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Is LG Chem Creating a Better Battery Business Than Tesla Motors?

By Travis Hoium – Dec 28, 2015 at 1:15PM

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According to a new report, Tesla Motors may not have the best battery in EVs or energy storage.

Image: Tesla Motors.

Tesla Motors (TSLA 11.00%) has made arguably the biggest bet on the future of electric vehicles and energy storage of any company, with the $5 billion Gigafactory it's building in Nevada. Tesla is sharing that financial risk with Panasonic (PCRFY 1.85%), but it's really Tesla Motors' reputational risk that's on the line in the Gigafactory. Elon Musk has convinced the market that his company can create better batteries for less money than competitors and that it will have the demand with its own products to keep the factory running.

So, what if Tesla Motors doesn't have the world's best lithium ion battery business? What if someone else creates a better battery and sells it to Tesla Motors' automotive and energy storage competitors? And what if that's already happening?

LG Chem charges to No. 1
A recent series of Leaderboard Reports from Navigant Research assessed the technology, strategy, and partnerships in the battery business and a number of other criteria, trying to assess who had the best battery business. It put LG Chem (NASDAQOTH: LGCLF) ahead of Panasonic, Tesla Motors' battery partner, for lithium ion batteries in both transportation and for grid storage.

In the transportation space, Panasonic was still in the "leader" category with LG Chem and Samsung SDI, which could be seen as a tie between the three, but in grid storage it was left in the lower "contenders" category with companies like BYD and Toshiba. A report like this doesn't necessarily mean Panasonic and Tesla Motors are necessarily falling behind competitors, but at least that competitors are just as good -- if not better. That's a problem because creating a better battery for less cost than competitors is a central tenant of Tesla Motors' value proposition for both customers and investors.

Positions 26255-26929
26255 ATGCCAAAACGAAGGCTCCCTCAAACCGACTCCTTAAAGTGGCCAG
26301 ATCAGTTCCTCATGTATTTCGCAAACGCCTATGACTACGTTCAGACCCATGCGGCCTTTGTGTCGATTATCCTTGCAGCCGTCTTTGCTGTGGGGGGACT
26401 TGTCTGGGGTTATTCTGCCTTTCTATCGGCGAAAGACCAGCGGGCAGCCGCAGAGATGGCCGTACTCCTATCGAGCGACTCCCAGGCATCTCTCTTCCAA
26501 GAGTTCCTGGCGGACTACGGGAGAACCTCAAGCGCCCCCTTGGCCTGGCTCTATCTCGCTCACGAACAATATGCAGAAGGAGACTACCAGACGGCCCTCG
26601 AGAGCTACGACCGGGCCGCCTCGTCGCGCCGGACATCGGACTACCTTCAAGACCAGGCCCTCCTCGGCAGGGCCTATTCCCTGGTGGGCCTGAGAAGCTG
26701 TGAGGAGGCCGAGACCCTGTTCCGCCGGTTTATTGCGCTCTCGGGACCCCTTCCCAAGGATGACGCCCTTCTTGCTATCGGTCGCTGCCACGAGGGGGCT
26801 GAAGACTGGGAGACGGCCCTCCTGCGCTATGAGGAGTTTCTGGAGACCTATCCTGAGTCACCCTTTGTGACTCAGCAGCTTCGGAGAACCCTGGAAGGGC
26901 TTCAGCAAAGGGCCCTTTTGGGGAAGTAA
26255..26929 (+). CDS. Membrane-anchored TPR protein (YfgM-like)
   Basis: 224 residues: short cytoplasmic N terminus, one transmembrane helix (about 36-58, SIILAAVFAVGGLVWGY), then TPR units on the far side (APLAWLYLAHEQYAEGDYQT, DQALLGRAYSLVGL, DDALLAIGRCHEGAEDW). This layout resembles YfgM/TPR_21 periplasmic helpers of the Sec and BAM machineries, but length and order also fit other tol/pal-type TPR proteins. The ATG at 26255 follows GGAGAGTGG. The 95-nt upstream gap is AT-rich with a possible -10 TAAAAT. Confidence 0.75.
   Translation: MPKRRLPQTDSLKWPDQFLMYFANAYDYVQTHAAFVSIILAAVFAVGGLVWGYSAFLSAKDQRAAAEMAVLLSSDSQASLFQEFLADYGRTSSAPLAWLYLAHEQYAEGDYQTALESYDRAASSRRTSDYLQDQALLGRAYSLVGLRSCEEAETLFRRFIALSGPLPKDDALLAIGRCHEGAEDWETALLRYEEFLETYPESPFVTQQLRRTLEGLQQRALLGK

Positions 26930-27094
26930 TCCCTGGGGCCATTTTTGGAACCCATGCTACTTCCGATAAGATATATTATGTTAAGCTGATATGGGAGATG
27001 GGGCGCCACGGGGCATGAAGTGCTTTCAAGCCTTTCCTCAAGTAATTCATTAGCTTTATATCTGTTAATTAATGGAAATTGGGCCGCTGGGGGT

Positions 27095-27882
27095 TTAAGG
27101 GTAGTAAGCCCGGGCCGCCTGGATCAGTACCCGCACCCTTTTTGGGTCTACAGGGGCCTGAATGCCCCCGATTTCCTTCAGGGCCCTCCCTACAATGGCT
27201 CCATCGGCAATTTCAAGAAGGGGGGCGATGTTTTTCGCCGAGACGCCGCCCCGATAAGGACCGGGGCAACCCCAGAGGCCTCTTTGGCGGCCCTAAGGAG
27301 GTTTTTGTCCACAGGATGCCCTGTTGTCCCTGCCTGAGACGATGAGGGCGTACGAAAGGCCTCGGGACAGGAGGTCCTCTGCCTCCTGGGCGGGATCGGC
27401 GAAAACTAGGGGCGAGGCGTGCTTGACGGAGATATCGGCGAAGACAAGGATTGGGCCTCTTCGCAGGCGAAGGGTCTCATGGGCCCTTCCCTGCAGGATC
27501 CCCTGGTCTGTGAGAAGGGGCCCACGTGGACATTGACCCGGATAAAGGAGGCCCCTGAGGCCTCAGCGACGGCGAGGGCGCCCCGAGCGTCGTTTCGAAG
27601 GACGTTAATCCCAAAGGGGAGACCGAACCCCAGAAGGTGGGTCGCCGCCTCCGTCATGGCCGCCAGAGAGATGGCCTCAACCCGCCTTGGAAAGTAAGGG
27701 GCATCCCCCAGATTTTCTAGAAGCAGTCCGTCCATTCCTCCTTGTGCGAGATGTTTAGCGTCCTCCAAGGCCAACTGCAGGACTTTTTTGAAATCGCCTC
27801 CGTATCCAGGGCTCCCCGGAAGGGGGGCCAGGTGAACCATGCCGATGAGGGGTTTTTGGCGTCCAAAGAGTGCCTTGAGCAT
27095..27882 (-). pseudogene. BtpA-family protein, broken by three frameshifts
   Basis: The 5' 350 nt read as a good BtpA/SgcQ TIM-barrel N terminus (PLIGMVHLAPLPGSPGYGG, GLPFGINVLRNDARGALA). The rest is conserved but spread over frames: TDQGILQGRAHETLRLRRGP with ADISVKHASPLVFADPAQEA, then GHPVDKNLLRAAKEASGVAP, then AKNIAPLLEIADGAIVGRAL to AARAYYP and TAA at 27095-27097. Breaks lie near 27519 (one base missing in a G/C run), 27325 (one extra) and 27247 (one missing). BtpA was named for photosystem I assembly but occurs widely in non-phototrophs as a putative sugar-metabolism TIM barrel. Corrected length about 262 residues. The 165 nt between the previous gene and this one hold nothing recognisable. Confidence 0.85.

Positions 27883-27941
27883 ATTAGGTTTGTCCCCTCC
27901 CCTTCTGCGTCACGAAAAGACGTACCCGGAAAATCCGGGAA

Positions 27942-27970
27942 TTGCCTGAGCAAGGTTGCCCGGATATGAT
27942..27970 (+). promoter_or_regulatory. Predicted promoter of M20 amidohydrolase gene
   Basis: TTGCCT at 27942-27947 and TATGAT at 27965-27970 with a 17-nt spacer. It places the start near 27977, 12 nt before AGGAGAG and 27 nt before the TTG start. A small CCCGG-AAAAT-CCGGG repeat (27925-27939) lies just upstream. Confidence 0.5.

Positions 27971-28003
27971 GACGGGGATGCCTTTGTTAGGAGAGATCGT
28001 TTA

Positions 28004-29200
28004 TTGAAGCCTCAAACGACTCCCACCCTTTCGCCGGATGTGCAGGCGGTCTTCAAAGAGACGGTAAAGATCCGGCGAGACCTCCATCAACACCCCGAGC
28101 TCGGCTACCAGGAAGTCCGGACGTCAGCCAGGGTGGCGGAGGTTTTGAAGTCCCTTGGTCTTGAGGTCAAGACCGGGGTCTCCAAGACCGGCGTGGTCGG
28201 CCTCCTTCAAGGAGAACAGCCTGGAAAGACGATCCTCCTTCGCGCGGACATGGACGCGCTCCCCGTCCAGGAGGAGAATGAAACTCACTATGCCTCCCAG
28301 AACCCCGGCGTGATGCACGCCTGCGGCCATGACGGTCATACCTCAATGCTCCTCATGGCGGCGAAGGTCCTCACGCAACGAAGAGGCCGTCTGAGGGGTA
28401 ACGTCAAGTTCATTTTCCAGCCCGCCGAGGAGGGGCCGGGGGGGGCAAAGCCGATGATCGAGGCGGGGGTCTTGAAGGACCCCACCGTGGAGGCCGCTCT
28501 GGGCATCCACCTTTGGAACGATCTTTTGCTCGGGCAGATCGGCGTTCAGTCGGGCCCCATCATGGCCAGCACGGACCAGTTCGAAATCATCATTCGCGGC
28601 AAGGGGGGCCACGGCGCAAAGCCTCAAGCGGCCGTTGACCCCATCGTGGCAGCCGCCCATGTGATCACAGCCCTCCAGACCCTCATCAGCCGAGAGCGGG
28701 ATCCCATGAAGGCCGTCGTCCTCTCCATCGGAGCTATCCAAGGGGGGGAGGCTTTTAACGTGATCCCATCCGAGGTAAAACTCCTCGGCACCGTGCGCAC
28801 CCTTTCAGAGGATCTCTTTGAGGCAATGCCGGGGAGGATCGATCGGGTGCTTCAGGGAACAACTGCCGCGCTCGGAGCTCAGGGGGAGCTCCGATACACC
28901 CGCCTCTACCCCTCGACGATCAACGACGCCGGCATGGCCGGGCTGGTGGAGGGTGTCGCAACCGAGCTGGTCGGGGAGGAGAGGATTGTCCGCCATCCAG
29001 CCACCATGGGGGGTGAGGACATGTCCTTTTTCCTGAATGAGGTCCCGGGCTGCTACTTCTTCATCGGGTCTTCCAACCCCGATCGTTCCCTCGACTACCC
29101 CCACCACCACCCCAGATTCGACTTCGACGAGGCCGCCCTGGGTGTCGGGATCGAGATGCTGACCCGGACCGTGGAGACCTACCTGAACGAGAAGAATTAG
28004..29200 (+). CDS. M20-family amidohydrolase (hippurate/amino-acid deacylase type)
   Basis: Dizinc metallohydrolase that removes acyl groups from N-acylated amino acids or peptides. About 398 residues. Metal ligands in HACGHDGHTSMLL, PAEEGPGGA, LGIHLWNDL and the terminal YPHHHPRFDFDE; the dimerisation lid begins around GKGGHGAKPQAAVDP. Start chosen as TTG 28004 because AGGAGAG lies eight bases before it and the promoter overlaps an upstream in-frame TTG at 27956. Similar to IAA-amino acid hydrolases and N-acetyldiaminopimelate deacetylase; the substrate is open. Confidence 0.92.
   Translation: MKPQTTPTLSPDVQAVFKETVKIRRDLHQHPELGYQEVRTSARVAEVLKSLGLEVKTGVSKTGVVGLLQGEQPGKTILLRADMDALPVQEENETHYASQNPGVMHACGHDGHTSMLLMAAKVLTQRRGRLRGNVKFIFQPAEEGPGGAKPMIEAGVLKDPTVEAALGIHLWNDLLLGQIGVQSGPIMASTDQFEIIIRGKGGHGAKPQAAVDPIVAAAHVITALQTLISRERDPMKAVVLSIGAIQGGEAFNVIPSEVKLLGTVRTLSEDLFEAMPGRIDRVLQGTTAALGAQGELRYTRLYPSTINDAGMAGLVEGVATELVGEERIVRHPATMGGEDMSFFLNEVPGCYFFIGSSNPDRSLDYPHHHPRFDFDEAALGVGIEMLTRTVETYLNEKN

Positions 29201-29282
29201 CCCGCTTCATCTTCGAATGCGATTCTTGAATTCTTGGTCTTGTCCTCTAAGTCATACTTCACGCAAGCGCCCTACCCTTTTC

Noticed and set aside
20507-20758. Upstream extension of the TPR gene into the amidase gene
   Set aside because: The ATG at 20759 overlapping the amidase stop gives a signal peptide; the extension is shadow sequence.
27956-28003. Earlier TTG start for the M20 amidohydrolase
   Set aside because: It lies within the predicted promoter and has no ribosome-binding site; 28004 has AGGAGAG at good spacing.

This comes on the heels of Tesla Motors agreeing to a deal with LG Chem to provide battery pack upgrades for the Tesla Roadster, which is no longer in production. The choice of LG Chem is curious since Panasonic supplied the initial batteries and is supplying Tesla Model S batteries as well.

LG Chem also recently won contracts for a 50 megawatt energy storage facility in South Korea and a 140 megawatt contract in Germany. Could a real competitor to Tesla Motors' EV and energy storage dominance be emerging? 

Image: Tesla Motors.

The implications of a better battery strategy
Competition isn't necessarily bad for EVs or energy storage. But I think the implication Musk has long made about Tesla Motors is that it will be a leading company in both markets, commanding high margins of around 25%.

To charge that kind of premium a company will likely need to make the best product and have the lowest cost structure. If LG Chem is already at the point where it has an equal, or maybe better battery, Tesla Motors' high margin thesis could be in trouble.

LG Chem is no small player in the battery business either. The company makes the batteries for the Chevy Volt and upcoming Bolt as well as Nissan's Leaf. It also has deals with Ford, Audi, and Renault SA for vehicles in their pipeline.

Tesla Motors and Panasonic have a lot to prove
I present these reports as a data point investors should think about when analyzing a stock like Tesla Motors. The company is worth $31 billion, it's losing money, and the best-case scenario is that it is able to make 500,000 cars per year, in five years, with industry-leading gross margin of 25%. There's a lot that needs to go right to live up to that kind of hype and if a competitor has a better battery than Tesla it's a big red flag for me.

This isn't to say that Musk, Tesla, and Panasonic can't build the next generation of batteries in the Nevada desert or that it won't be less costly and higher energy density than LG Chem and other competitors. It could very well succeed on both accounts. But hanging a high valuation on an assumption that those improvements are coming is a risky proposition.

Remember too that energy storage is expected to be about one-third of the demand coming from the Gigafactory. Lots of competitors are eyeing the growing energy storage market and by the look of it Tesla Motors may not be the industry leader in energy storage that we thought it was.

Travis Hoium owns shares of Ford. The Motley Fool owns shares of and recommends Tesla Motors. The Motley Fool recommends Ford and General Motors. We Fools may not all hold the same opinions, but we all believe that considering a diverse range of insights makes us better investors. The Motley Fool has a disclosure policy.

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